Proceedings

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IN THE MATTER OF THE SECURITIES ACT
R.S.O. 1990, c. S.5, AS AMENDED

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IN THE MATTER OF
BIOVAIL CORPORATION, EUGENE N. MELNYK, BRIAN H. CROMBIE
JOHN R. MISZUK and KENNETH G. HOWLING

HEARING HELD PURSUANT TO SECTIONS 127 and 127.1 OF THE ACT




SETTLEMENT HEARING RE: BRIAN H. CROMBIE




HEARING:
Thursday, February 12, 2009
 
PANEL:
Wendell S. Wigle, Q.C.
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Commissioner and Chair of the Panel
Suresh Thakrar
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Commissioner
Carol S. Perry
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Commissioner
 
APPEARANCES:
Johanna Superina
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for Staff of the Ontario Securities Commission
Alexandra Clark
 
Paul LeVay
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for Brian H. Crombie
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ORAL RULING AND REASONS

The following text has been prepared for the purpose of publication in the Ontario Securities Commission Bulletin and is based on excerpts of the transcript of the hearing. The excerpts have been edited and supplemented and the text has been approved by the Chair of the Panel for the purpose of providing a public record of the decision.

Chair:

[1] This was a hearing under sections 127 and 127.1 of the Securities Act, R.S.O. 1990, c. S.5, as amended, (the “Act”) for the Ontario Securities Commission (the “Commission”) to consider whether it is in the public interest to approve a proposed Settlement Agreement between Staff of the Commission (“Staff”) and the respondent Brian H. Crombie (“Crombie”).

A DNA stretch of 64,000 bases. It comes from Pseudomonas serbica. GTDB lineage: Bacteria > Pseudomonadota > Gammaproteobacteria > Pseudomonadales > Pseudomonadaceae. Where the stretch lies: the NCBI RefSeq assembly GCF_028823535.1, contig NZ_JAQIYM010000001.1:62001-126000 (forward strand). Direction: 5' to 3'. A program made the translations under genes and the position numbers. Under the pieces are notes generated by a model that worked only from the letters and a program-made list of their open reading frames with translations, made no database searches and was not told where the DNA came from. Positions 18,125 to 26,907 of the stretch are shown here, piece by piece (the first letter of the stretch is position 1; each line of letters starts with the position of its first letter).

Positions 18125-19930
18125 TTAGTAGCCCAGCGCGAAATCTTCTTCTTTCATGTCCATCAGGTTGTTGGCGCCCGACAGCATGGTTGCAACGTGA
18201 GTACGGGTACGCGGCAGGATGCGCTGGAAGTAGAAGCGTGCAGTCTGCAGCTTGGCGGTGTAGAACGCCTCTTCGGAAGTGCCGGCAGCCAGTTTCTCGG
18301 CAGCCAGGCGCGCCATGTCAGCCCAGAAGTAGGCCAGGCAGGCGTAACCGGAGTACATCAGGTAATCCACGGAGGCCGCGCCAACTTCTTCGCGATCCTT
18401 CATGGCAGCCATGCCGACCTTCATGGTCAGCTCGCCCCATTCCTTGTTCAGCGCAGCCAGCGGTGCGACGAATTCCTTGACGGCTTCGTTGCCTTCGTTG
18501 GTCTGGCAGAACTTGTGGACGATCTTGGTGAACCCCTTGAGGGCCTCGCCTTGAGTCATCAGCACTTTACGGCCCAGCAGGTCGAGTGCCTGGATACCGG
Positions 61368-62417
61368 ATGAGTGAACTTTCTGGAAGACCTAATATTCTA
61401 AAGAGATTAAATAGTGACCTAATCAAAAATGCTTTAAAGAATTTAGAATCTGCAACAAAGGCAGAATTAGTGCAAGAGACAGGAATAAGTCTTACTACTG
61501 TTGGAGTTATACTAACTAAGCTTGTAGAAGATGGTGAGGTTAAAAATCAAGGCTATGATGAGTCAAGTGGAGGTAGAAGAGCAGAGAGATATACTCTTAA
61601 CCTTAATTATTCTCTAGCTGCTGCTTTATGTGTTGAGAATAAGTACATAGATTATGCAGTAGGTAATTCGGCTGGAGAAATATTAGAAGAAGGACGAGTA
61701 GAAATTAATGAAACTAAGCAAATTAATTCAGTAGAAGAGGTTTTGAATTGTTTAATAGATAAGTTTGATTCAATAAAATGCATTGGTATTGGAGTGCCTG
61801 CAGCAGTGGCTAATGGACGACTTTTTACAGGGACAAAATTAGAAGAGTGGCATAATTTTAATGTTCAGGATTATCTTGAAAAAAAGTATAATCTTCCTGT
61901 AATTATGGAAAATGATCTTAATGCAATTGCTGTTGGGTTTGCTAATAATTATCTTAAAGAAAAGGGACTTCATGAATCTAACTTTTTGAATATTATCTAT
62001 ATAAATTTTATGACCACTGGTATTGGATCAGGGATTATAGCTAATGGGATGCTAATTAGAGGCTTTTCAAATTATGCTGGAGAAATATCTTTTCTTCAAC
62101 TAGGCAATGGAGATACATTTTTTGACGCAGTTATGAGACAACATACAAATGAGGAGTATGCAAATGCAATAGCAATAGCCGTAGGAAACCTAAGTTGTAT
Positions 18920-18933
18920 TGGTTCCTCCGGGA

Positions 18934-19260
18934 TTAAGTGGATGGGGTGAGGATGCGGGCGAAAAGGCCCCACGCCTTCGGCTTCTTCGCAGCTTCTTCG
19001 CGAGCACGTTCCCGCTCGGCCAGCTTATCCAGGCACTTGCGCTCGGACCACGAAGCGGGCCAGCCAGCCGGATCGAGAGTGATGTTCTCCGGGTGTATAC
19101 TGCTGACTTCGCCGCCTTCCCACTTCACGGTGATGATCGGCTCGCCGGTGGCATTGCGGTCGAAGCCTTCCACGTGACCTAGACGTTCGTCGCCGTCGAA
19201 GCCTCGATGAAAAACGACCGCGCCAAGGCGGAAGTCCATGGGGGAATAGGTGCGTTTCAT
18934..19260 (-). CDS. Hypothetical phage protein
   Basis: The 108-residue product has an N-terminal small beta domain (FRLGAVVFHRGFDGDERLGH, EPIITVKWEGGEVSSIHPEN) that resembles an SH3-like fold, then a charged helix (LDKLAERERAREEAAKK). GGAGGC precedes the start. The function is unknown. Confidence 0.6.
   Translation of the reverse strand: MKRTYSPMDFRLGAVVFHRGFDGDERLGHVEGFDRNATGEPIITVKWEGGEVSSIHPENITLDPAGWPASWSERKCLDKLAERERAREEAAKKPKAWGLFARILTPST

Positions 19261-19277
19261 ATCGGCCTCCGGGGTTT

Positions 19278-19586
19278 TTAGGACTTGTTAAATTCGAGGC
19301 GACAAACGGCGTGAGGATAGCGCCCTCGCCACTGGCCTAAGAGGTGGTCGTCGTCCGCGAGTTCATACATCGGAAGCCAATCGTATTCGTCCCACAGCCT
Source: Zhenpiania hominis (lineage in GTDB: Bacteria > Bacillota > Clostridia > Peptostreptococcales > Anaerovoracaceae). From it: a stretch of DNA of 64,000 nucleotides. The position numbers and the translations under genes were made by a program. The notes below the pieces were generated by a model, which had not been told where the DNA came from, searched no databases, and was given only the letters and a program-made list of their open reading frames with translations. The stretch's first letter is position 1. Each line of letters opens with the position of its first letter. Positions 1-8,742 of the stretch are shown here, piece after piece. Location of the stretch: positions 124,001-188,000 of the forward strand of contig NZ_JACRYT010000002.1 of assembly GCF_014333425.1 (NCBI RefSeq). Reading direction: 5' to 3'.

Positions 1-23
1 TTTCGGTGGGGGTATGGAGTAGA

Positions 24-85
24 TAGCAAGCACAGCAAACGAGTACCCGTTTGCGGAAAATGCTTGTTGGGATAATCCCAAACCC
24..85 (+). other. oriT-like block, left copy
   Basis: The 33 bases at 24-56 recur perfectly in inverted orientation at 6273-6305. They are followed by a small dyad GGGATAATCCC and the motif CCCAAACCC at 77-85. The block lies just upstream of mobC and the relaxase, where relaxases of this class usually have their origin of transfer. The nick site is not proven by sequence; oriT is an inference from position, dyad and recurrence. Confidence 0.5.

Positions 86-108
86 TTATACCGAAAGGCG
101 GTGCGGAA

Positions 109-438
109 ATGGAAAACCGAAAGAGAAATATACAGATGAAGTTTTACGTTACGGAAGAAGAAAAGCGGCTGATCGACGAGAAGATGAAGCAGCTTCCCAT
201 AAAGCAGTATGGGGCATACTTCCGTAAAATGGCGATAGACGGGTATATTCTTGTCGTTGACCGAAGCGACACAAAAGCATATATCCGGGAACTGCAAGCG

[2] We have decided to approve the Settlement Agreement as being in the public interest. These are our oral reasons in this matter which will be published in the Bulletin.

[3] The facts and circumstances agreed to by Staff and Crombie are set out in the Settlement Agreement. These facts are not findings of fact by this Panel, rather, they are facts agreed to by Staff and Crombie for purposes of this settlement. In approving the Settlement Agreement, we relied solely on the facts set out in that agreement and those facts represented to us at today’s hearing (see: Re Rankin (2008), 31 O.S.C.B. 3303 at para. 5).

[4] Crombie’s conduct in this matter is in relation to Biovail Corporation (“Biovail”), which is a reporting issuer in the province of Ontario and is Canada’s largest publicly traded pharmaceutical company. The common shares of Biovail are listed and posted for trading on the Toronto Stock Exchange and the New York Stock Exchange.

[5] During the period May 2000 to August 2004, Crombie was Biovail’s Chief Financial Officer and as Chief Financial Officer, Crombie had overall responsibility for Biovail’s finance and accounting function. From August 2004 to May 2007, Crombie was Vice-President, Strategic Development. Crombie is no longer employed by Biovail.